After three hundred and forty-two years of colonialism and apartheid, South Africans of all walks of life experienced their first democratic elections in 1994. Now, as the country is at the precipice of the 5th democratic elections, it has known no government other than the African National Congress (ANC). The ANC has had landslide victories at the ballot box and always managed to secure an electoral vote of around 66%. These victories have not been by accident and have been carefully managed through an Alliance Pact with the South African Communist Party (SACP) and the Congress of South African Trade Unions (COSATU). The nature of the Alliance has infiltrated and influenced the character of contemporary South African public administration.
This study postulates vigorously that an alliance is not a coalition, but rather a partnership of ideological semblance and political decorum. This is most significantly expressed through the National Democratic Revolution (NDR). The study further elucidates the notion that the NDR remains the main political artery of the ANC and is seminal in the policy debates and critical platforms for each of the Alliance Partners.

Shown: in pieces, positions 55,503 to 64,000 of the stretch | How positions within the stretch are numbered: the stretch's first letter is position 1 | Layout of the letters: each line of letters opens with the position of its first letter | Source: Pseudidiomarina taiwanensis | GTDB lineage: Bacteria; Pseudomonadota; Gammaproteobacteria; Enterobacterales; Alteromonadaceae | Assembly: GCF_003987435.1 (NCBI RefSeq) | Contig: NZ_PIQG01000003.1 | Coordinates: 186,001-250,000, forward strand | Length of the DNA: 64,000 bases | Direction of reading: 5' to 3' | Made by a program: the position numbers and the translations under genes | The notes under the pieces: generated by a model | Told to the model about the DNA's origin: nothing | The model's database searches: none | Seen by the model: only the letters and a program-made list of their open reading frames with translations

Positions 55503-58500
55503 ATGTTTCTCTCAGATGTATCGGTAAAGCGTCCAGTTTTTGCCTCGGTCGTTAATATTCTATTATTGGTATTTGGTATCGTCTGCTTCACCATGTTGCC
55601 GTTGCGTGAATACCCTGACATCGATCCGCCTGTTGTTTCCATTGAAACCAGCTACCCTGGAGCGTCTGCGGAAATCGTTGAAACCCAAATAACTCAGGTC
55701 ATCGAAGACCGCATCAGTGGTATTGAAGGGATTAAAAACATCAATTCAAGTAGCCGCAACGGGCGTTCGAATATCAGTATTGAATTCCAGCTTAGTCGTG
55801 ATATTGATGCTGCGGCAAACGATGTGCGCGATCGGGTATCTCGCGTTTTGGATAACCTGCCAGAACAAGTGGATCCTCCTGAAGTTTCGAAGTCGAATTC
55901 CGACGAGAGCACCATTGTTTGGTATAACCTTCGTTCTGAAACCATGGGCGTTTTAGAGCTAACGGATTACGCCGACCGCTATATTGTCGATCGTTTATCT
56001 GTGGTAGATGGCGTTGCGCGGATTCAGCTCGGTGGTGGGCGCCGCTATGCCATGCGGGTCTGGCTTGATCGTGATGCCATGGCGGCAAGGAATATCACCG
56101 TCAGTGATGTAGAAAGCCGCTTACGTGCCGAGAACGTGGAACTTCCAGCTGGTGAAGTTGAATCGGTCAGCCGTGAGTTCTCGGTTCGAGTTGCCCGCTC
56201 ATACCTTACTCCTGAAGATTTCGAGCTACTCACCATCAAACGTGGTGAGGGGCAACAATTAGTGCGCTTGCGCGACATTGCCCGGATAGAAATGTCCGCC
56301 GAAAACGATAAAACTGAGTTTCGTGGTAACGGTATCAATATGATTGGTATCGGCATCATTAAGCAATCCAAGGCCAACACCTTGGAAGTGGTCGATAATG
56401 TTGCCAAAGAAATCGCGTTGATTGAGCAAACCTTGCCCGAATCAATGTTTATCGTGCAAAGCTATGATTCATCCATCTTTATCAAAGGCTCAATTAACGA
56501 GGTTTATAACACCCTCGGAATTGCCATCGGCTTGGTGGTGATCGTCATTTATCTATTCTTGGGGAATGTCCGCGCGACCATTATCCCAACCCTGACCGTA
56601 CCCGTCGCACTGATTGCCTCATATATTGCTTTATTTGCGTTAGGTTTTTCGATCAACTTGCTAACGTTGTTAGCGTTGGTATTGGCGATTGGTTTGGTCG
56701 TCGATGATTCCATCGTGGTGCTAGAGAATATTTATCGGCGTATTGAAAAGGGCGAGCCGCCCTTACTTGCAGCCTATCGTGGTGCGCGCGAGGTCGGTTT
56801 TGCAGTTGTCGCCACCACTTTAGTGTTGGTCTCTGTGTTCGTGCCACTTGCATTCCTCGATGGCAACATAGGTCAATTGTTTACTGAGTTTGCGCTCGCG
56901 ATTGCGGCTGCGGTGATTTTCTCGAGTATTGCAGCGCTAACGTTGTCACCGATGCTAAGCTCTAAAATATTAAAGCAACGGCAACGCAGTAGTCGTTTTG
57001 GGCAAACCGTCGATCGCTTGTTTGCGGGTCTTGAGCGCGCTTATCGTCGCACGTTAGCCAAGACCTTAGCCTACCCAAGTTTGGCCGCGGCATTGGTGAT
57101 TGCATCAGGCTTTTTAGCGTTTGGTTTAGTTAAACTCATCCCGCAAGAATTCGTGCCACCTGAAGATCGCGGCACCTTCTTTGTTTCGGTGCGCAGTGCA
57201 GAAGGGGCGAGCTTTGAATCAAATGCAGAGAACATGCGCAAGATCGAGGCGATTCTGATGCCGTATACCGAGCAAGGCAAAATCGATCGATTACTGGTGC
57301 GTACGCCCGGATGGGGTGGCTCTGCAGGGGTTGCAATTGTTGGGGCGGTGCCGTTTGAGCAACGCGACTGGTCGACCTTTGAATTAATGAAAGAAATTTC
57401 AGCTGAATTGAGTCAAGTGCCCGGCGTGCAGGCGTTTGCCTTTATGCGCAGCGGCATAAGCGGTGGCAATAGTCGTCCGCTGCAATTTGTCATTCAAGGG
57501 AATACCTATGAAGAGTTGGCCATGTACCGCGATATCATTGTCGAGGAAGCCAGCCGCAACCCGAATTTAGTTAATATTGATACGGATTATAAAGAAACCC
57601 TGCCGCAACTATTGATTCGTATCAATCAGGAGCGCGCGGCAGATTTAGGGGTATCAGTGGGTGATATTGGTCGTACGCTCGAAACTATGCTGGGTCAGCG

The study affirms that irrespective of this convergence of ideology, there is periodic divergence on the leadership role of the ANC viz a viz that of the Alliance as the strategic centre for policy and governance issues. However, the ANC has over the years successfully challenged this assertion and through practice, led the Alliance in a politically driven manner that is predicated on consultation, due diligence and functional purpose. However, any member of the SACP or COSATU who desires to be part of parliament or the executive is required to be a member of the ANC. This, the study asserts, is the new formation of a political partnership. The study adumbrates that the SACP (even though it is registered as a political party with the Independent Electoral Commission) and COSATU do not contest elections separately. As part of the agreement, only the ANC contests elections and as such leads the Alliance. While COSATU and the SACP provide advice through Alliance structures on the deployment of cadres in the public service, the deployment committee is an ANC structure and the final decisions in regard to deployment resides with the ANC. This study has reinterpreted the dialogue within the Tripartite Alliance and how this has moulded the political nomenclature of the ANC, and the solidified impact on the way in which public administration is affected and effected in South Africa and vice versa. The study presents with equanimity how the practice, for example, of dual membership of two political organisations (ANC and SACP) enriches the public service and the policy-making process in a developmental state. It furthermore points to the imperative for a clear underlying ideology (as provided for through the NDR) and certainty as to who leads in such an arrangement. This study finds that it is through the Alliance structures that individual leaders within the Governing Party (ANC) are held to account for their actions – and after a hundred years of existence, the ANC and Alliance structures have managed to address the challenges of time, the pressures of political stress and the coalition of a “broad-based political church”. The logic of maintaining this political marriage and developmental triangulation, and also interpreting the essence of consolidating party manifestos to its membership, and further to preserving democratic principles, while at the same time translating this into the action of good governance in South Africa, is complex, yet manageable.